The first recorded gladiatorial combats took place in Rome in 264 BC. Decimus Junius Brutus staged it in honor of his dead father. It was held between three pairs of slaves, and held in the Forum Boarium. The ceremony was called a munus or duty paid to a dead ancestor by his descendants, with the attention of keeping alive his memory. These were held for notable people and were repeated every one to five years after the person's death. Public spectacles (called munera, singular munus) took place in amphitheatres (like the Colosseum) and took the latter half of the day after the fights against animals (venationes) and public executions (noxii). Initially rich private individuals organized these, often to gain political favor with the public. The person who organized the show was called the editor, munerator, or dominus and he was honored with the official signs of a magistrate. Later the emperors would exert a near complete monopoly on staging public entertainment which included chariot racing in the circus (ludi circenses), hunts of wild animals, public executions, theatrical performances (ludi scaenici) and gladiator fights. There was usually musical accompaniment. Gladiators were typically picked from prisoners of war, slaves, and sentenced criminals. There were also occasional volunteers. They were trained in special gladiator schools (ludi).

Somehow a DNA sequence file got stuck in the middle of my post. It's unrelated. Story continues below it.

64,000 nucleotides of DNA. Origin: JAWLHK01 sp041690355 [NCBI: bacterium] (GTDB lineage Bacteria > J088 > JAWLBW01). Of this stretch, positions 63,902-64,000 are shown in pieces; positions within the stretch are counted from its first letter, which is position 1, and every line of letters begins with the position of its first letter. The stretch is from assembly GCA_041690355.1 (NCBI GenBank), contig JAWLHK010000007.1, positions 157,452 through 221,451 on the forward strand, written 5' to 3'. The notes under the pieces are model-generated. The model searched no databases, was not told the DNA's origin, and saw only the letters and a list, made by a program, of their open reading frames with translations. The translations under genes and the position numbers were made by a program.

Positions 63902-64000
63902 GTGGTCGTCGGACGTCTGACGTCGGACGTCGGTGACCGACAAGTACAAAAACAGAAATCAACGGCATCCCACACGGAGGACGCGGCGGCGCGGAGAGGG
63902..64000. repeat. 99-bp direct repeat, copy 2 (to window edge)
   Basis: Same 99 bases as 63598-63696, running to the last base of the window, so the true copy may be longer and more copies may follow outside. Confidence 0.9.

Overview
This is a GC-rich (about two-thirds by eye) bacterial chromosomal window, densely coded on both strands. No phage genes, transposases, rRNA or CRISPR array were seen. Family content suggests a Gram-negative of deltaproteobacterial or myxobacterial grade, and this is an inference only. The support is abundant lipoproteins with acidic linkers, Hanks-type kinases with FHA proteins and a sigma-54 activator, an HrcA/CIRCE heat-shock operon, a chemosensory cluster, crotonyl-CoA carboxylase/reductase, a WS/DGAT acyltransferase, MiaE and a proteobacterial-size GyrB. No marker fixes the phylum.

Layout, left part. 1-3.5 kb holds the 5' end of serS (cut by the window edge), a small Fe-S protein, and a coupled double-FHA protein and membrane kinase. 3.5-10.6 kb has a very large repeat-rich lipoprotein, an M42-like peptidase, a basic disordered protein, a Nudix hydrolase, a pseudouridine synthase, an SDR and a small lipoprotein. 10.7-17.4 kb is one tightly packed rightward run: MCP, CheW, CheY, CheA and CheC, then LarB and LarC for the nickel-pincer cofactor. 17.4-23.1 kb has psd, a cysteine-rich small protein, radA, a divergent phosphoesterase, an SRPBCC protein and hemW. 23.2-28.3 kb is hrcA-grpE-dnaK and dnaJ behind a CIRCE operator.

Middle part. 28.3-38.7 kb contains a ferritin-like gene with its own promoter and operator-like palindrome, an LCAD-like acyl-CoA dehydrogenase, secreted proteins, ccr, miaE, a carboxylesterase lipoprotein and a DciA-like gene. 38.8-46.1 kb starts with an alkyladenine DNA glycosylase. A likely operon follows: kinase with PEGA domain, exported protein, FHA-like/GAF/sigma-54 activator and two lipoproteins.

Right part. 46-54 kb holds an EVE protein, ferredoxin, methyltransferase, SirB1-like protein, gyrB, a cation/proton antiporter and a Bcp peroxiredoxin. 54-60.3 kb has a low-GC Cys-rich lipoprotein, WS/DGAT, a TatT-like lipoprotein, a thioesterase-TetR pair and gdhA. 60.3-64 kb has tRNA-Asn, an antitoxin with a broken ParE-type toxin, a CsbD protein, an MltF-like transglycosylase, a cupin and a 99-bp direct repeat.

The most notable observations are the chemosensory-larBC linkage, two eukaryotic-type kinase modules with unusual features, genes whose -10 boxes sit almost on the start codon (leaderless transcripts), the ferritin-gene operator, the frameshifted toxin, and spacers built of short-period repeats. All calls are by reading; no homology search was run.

One of the largest schools was in Ravenna. There were four schools in Rome itself, the largest of which was called the Ludus Magnus. The Ludus Magnus was connected to the Colosseum by an underground tunnel. Gladiators often belonged to a troupe (familia) that traveled from town to town. A trainer of gladiators or the manager of a team of gladiators was known as a lanista. The troupe's owner rented gladiators to whoever wanted to stage games. A gladiator would typically fight no more than three times per year. It should be noted that fights were not generally to the death during the Republic, although gladiators were still killed or maimed accidentally. Gladiators could be also the property of a wealthy individual who would hire lanistae to train them. Several senators and emperors had their own favorites. Criminals were either expected to die within a year (ad gladium) or might earn their release after three years (ad ludum) — if they survived.